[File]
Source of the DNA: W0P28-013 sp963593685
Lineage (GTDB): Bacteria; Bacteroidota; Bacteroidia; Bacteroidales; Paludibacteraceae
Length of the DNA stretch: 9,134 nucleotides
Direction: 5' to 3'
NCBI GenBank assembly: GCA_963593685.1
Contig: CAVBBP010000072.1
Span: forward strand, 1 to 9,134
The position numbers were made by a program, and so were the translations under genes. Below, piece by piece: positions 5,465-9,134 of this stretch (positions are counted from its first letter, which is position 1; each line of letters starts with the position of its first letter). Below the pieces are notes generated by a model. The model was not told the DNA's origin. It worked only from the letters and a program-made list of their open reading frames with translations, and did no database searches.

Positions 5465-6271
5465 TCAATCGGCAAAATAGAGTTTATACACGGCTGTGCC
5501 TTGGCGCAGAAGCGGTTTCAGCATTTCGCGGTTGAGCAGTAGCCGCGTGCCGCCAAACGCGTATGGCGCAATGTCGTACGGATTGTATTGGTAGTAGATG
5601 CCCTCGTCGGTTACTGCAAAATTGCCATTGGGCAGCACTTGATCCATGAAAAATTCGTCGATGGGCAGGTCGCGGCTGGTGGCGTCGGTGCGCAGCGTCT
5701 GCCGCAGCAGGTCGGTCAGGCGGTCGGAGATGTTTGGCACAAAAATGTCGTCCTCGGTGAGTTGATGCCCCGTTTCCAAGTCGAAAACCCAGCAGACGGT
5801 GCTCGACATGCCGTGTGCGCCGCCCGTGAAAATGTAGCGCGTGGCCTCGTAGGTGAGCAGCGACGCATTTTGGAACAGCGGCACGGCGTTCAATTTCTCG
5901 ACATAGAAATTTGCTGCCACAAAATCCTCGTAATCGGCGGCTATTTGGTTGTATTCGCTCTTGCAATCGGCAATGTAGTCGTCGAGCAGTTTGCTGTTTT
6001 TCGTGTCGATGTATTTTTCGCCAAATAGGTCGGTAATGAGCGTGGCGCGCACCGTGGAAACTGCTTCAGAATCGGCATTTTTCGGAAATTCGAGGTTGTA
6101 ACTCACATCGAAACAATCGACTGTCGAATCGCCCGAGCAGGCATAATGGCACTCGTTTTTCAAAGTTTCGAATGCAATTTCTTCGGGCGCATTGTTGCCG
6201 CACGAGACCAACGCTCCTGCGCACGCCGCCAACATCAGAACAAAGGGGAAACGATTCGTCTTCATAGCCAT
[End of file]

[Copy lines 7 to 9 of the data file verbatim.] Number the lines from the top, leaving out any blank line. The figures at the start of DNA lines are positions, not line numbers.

Span: forward strand, 1 to 9,134
The position numbers were made by a program, and so were the translations under genes. Below, piece by piece: positions 5,465-9,134 of this stretch (positions are counted from its first letter, which is position 1; each line of letters starts with the position of its first letter). Below the pieces are notes generated by a model. The model was not told the DNA's origin. It worked only from the letters and a program-made list of their open reading frames with translations, and did no database searches.

Positions 5465-6271